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Filter by keyword: Representations of science and technology

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93 publications found

Jul 15, 2024 Article
Science journalism in the Kingdom of Saudi Arabia: news sources engagement and [lack of] science accountability

by Abdullah Alhuntushi and Jairo Lugo-Ocando

In this article we explore normative professional expectations around science journalists in Saudi Arabia (KSA) and how news reporters do access, engage with, and use news sources. Against broader and more universal normative expectations, we found that journalists in that country used a low diversity of sources in science news reporting and depended on official and public relations sources. These findings point to a current lack of criticality in science media reporting in KSA and limited ability for media to hold science to account. In so doing, we offer explanations for the divergence and gaps.

Volume 23 • Issue 05 • 2024

Jun 17, 2024 Article
Housing activists' science communication: online practices as contextual and reflexive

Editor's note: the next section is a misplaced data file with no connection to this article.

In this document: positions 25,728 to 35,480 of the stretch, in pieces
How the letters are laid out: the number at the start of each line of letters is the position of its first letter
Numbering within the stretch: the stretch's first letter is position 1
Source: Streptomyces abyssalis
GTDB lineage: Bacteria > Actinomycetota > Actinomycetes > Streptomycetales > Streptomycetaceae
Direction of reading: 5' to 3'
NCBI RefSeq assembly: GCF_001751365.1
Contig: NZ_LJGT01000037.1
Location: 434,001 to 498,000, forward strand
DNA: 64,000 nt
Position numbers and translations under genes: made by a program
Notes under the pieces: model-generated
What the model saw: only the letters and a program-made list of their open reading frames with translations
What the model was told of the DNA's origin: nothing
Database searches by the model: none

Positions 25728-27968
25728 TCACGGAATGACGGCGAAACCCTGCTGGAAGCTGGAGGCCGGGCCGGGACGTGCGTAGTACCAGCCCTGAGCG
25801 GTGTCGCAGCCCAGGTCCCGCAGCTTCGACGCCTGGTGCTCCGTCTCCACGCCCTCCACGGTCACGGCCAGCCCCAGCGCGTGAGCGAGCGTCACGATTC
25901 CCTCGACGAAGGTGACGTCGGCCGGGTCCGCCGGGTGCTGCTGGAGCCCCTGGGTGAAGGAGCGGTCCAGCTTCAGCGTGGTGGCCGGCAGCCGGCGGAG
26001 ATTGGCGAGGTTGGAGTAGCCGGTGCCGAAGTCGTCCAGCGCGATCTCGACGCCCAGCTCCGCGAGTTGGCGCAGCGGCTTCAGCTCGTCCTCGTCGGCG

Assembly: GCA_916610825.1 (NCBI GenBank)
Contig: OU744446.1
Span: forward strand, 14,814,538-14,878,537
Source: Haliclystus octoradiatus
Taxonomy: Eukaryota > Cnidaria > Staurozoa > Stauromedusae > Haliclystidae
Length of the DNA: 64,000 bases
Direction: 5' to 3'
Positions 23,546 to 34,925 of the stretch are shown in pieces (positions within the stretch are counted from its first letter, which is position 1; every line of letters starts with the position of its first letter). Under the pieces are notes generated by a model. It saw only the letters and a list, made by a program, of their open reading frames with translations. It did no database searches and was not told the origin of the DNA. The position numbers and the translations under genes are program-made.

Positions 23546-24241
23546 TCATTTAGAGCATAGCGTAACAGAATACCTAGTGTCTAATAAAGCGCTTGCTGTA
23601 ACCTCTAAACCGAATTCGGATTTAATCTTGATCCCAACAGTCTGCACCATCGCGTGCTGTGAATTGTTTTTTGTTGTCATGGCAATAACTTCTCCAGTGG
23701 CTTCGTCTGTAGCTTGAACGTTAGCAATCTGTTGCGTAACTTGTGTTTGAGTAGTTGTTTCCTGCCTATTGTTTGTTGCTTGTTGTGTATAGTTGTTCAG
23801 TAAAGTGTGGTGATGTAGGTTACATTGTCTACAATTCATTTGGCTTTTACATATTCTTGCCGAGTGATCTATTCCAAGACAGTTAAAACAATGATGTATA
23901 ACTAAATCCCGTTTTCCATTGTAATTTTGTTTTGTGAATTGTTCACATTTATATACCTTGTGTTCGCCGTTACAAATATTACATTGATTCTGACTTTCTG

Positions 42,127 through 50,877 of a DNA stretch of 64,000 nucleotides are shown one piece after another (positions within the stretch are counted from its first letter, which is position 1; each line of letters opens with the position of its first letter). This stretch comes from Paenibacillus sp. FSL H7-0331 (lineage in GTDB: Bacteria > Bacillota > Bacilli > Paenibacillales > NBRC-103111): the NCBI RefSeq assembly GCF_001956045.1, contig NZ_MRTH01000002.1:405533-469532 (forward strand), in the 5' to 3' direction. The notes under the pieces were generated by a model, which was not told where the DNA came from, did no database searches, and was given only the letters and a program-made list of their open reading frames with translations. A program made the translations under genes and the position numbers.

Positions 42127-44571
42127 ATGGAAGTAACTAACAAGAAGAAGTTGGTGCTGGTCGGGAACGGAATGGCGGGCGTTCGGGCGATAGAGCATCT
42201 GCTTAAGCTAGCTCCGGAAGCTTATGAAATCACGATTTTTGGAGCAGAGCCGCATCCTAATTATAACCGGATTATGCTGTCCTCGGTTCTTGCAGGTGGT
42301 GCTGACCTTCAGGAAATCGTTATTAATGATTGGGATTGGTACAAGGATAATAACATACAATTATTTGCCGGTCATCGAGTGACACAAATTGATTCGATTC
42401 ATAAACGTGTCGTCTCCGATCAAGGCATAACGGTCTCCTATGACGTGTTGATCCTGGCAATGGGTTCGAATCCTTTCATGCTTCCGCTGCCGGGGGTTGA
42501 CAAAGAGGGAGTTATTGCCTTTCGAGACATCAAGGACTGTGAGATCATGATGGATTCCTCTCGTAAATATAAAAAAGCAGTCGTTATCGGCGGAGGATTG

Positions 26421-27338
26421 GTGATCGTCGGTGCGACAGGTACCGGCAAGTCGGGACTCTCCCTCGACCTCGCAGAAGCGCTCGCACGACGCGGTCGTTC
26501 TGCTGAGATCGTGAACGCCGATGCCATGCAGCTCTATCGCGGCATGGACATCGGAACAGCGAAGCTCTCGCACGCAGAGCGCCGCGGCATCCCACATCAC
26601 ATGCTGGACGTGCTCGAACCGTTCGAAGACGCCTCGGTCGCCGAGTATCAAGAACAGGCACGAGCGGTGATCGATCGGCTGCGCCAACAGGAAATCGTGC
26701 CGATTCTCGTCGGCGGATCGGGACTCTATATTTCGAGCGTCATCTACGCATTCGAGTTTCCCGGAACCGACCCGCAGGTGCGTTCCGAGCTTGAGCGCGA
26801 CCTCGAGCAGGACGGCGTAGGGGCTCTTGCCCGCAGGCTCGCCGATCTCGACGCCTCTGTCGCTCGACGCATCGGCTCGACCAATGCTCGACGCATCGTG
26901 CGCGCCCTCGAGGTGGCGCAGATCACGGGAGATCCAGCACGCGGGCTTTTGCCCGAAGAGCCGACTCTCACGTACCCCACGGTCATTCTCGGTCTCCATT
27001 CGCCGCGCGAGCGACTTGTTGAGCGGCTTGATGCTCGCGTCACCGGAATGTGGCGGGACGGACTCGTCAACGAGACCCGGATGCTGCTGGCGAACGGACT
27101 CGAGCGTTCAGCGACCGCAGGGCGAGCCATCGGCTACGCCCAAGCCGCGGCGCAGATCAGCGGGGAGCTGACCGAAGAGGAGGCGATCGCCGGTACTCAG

by Andrea Schikowitz and Sarah R. Davies

Based on an understanding of science communication as `social conversation about science', in this paper we explore how technoscientific knowledge is communicated through housing activists' use of online media. We analyse collaborative housing groups in Vienna and find that their online communication practices are contextual and reflexive: technoscientific knowledges are always contextualised through the activists' political issues, while the activists constantly reflect on and negotiate their means and style of communication. The case both offers insights into the diverse ways and sites in which public sense-making about science takes place, and inspiration for other forms of science communication.